Capitol Alert

The latest on California politics and government

October 6, 2011
Utilities commission to work on extending public goods charge

The California Public Utilities Commission has agreed to take up Gov. Jerry Brown's request to figure out how to continue funding clean energy projects paid for by a soon-to-expire utility tax known as the "public goods charge."

The roughly 1.5 percent tax on electricity bills expires on January 1, eliminating roughly $400 million a year that goes toward research and technology development, renewable energy sources and encouraging energy efficiency. Legislation to extend the charge failed to get the necessary two-thirds approval.

Following the Legislature's decision not to extend the tax, Brown asked the PUC last month to find another way to keep it going. Today, the commission announced that it's set up a process to "consider whether and how" to continue funding for clean energy projects associated with the public goods charge.

"Today the CPUC is taking the first formal step in response to the Governor's request that there be no hiatus in funding the several vital programs that make up the Public Goods Charge and that have helped to make California a world leader in energy research and energy efficiency," Commission President Michael R. Peevey said in a statement.

The PUC plans to issue its first decision on the issue by Dec. 15, but expects to continue fine-tuning the program in 2012.

The PUC's full proposal is here.

October 6, 2011
Black-listed in Azerbaijan a 'disappointment I can live with'

State Sen. Joe Simitian, black-listed by the Azerbaijani government after traveling to a separatist region while on a diplomatic visit, was back at his Palo Alto office today, not entirely crestfallen.

"Let me put it to you this way," the Democrat said. "It's a disappointment I can live with."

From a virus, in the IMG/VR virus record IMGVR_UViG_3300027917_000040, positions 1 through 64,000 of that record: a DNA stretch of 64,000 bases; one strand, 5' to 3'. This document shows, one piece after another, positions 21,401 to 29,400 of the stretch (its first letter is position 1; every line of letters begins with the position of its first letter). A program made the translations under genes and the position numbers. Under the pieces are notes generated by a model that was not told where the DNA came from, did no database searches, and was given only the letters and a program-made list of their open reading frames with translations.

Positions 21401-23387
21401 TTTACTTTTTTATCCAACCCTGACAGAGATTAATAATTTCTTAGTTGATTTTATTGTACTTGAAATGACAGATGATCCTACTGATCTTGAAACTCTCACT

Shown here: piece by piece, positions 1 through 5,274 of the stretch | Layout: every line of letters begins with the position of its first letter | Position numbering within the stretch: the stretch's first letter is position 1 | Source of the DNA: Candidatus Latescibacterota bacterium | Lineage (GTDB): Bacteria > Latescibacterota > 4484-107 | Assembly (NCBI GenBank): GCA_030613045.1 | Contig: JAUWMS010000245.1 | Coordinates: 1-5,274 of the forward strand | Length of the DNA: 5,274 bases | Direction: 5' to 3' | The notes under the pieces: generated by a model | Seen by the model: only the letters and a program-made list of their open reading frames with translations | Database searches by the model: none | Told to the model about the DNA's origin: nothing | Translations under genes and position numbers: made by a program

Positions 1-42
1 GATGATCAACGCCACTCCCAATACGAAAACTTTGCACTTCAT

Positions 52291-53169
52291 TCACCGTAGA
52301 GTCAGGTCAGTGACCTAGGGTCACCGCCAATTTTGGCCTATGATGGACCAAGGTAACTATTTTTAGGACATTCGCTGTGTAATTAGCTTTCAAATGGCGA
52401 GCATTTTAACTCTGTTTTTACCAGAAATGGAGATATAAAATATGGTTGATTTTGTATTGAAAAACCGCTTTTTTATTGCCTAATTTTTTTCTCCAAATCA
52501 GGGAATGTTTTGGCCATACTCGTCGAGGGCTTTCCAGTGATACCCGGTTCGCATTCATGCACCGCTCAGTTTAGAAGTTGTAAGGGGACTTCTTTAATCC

Simitian was among a group of California senators visiting Azerbaijani officials in Baku, Azerbaijan's capital city, when he went on his own to Nagorno-Karabakh, a predominately ethnic Armenian region and the center of a longstanding dispute.

The visit violated Azerbaijani rules restricting travel in the region - though the United States does not restrict travel there - and Elin Suleymanov, Azerbaijan's consul general in Los Angeles, said Tuesday that Simitian was "basically black-listed ... will not be allowed back."

No one in Azerbaijan told Simitian, apparently. The news, first reported by local media, reached the senator via Google alert.

"I have not actually heard directly from anyone in Azerbaijan," he said.

Simitian said that after listening to Azerbaijani officials' concerns about Nagorno-Karabakh, he felt compelled to hear from the other side.

"I was trying to get a better sense of the dynamic," Simitian said. "My view was that since I was halfway around the world, I would just continue on. ... Fundamentally, my view is that the public is better served by elected officials with a broader world view rather than a narrower world view."

The Senate Rules Committee said lawmakers paid their own way. The only public resources involved were travel expenses for two staffers on the trip.

October 6, 2011
Lobbyists' golf tourney raises $25K for Capitol kids

Lobbyists are used to hitting the golf course to help their clients give to political campaigns and schmooze with lawmakers.

But this week, more than two dozen lobbyists and other Capitol advocates hit the links with a different purpose: to raise money for the children of two deceased Capitol staff members and a foundation that gives scholarships to students pursuing careers in government.

Monday's game at Morgan Creek in Roseville raised $25,000, said Matt Back, a lobbyist with Ackler & Associates who organized the event. The money is going toward education funds for the children of Will Smith, former Sen. George Runner's chief of staff who died of a heart attack last year at age 41, and Parrish Collins, an adviser to former Assembly Speaker Fabian Núñezwho died unexpectedly in 2009 at age 30. Contributions are also going to the Bob Moretti Memorial Scholarship Foundation, which helps students interested in careers in government or politics pay for school.